But even independent apples-to-apples comparisons face their own complications because even independent viewability firms may use different methodologies, as The Wall Street Journal has documented. Still, marketers aren't willing to sit on the sidelines until things work themselves out.
"The direction things are going is if the advertisers insists on a viewable measurement service, in the long run they'll get it," said Pivotal Research Group analyst Brian Wieser. He added that many advertisers may be satisfied with the publisher-provided viewability stats because they understand there's seemingly no way for them to prove without a doubt that an ad was seen.
"What we desire is a consistent way to measure the investments we place as marketers. We're not yet today at a place where we have a consistent set of independent metrics," Mr. Fetters said.
Google and Facebook aren't shying away from the viewability discussion. As mentioned earlier, Google has published viewability stats for the ads it serves around the web and on YouTube, and the Media Rating Council has accredited the company's Active View product that brands can use to buy and measure viewable impressions.
Facebook is also getting on board. Last year the social network introduced a viewability requirement for its ads, though it fell short of the MRC's "50% in view for at least one second" desktop standard. And now it's working with the MRC to get accredited and develop a viewability standard for mobile ads, which account for the majority of Facebook's revenue.
But Google and Facebook remain the biggest hold-outs in terms of publishers blocking advertisers' abilities to verify their online ad viewability rates. Yahoo, AOL, eBay, Hulu, Fox, NBC, ABC, CBS, Turner, The New York Times and The Wall Street Journal are all said to support third-party viewability verification.
There appear to be a couple reasons for the standstill. For some publishers there are concerns that letting third-party firms monitor ad viewability would slow down page load speeds because those outside companies would need to place pieces of code on the publishers' sites that result in more data that needs to be downloaded for a page to render, which can be particularly problematic on a smartphone using a weaker-than-wifi cell signal. And Google's and Facebook's current hesitation seems to fit with both companies' reputations for being extremely protective of their data and not wanting outside companies accessing it without strict measures in place.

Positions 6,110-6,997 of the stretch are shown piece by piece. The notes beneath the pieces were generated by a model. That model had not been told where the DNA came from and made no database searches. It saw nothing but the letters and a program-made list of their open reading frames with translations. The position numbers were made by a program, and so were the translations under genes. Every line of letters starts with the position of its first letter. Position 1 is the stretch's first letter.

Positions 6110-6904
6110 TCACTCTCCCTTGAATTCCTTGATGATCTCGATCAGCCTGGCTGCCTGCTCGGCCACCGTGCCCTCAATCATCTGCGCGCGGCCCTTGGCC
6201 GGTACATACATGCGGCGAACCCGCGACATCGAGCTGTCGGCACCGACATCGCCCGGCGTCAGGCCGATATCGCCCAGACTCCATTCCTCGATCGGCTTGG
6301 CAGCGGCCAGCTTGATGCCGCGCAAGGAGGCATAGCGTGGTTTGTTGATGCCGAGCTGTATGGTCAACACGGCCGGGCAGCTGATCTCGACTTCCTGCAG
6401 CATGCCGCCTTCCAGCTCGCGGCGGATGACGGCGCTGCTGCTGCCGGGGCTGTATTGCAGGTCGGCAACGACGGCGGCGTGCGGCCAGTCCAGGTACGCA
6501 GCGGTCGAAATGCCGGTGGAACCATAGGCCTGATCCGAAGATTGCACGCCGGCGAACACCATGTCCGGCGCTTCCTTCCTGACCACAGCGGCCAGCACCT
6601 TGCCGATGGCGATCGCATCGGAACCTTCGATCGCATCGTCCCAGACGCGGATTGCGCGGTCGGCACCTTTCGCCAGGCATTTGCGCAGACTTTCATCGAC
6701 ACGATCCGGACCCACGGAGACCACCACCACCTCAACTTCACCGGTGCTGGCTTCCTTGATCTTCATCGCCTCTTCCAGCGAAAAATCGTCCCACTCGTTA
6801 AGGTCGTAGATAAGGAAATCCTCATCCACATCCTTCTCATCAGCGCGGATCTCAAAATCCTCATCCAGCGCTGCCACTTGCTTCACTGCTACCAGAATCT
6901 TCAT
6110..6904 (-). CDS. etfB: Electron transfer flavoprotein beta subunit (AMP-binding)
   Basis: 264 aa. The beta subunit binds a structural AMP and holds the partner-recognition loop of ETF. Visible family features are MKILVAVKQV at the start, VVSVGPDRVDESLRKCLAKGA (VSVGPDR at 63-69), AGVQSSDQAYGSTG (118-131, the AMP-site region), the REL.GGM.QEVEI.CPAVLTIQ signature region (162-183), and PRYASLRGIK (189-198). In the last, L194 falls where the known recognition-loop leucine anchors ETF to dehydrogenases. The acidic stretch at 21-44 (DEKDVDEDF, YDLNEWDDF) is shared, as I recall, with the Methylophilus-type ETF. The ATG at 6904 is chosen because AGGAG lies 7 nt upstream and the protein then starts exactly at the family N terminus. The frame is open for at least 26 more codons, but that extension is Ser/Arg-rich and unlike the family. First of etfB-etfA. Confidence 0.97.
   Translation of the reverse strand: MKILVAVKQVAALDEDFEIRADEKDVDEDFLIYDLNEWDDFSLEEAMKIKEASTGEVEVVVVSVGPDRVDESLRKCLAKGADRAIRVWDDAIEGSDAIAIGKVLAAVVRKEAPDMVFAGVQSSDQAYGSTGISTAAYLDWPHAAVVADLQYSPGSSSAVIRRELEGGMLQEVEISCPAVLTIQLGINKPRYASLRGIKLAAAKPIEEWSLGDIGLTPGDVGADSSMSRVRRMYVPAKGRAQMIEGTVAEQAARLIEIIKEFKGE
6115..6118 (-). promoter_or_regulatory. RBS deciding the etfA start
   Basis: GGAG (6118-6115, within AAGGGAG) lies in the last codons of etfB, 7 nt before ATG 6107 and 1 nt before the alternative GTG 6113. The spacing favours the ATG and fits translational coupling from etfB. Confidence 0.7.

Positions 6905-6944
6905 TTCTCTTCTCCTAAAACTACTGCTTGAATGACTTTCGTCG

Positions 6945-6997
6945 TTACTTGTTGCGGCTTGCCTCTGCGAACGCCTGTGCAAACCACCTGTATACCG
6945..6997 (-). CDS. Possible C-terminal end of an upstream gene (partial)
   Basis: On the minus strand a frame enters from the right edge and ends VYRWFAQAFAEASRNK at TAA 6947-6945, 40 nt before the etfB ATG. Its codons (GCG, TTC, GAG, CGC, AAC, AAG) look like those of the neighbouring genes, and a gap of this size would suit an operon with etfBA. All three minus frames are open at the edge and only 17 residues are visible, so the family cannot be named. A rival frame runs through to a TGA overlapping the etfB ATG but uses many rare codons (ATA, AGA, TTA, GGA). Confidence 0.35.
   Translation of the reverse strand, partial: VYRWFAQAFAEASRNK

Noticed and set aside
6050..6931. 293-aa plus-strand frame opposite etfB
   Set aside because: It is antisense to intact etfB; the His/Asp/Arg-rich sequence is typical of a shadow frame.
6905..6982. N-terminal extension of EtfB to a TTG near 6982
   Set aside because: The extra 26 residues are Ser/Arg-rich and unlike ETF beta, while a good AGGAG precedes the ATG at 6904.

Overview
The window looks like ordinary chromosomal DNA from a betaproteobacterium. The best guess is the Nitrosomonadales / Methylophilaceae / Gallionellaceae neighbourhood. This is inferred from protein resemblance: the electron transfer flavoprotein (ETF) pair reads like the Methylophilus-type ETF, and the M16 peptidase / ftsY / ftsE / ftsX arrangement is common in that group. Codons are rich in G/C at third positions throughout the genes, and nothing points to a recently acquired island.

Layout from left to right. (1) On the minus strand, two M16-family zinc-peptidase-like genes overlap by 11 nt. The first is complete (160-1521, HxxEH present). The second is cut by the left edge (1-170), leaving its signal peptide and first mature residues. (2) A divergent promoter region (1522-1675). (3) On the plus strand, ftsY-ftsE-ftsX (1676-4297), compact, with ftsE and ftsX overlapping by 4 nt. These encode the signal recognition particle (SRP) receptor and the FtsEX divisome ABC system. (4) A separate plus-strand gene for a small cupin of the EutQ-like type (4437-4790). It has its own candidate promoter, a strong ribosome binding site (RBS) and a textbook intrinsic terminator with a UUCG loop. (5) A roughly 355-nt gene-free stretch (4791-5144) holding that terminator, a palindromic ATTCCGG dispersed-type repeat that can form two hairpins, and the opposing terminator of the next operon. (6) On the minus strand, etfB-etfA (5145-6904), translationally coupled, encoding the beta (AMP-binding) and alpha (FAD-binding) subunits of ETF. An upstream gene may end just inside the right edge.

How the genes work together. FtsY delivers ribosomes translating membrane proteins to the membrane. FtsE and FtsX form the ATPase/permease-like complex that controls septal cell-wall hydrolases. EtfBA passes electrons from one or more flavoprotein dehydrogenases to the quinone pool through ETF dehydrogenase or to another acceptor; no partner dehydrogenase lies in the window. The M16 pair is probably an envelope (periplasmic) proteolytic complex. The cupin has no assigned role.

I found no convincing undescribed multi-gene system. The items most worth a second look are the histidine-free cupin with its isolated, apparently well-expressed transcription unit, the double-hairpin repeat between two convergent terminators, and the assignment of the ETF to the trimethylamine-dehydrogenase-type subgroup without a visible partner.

"Viewability has long been a concern for our clients, which is why we've supported industry-wide efforts and developed MRC-accredited technology, Active View, to measure and buy based on viewability across our products. Our partners have been very receptive to our focus on viewability and we're continuing to work with them to make sure their measurement needs are addressed," said a Google spokeswoman in an emailed statement.
"We are committed to providing value for advertisers -- we don't want them to spend a dollar with us if it isn't driving value. That is why we use viewed, not served, impressions to measure ad delivery across desktop and mobile. We are also working with the MRC to get accreditation for this approach because we want marketers to have full confidence in their ads being seen. Especially on feed-based, increasingly mobile-centric platforms, third-party verification view tags often slow down consumer experience and don't always report views consistently," said a Facebook spokeswoman in an emailed statement.
Not all marketers are taking such a hardline stance on viewability verification. For example, Wendy's continues to buy ads from Google even if the company can't fact-check how many people may have had a chance to see them.
"More measurement is good, and third party measurement is best, but beyond that we find the inventory at Google to be valuable, so no concerns here that are making us doubt working with them," said Wendy's VP of digital and social media Brandon Rhoten in an email.
Contributing: Jack Neff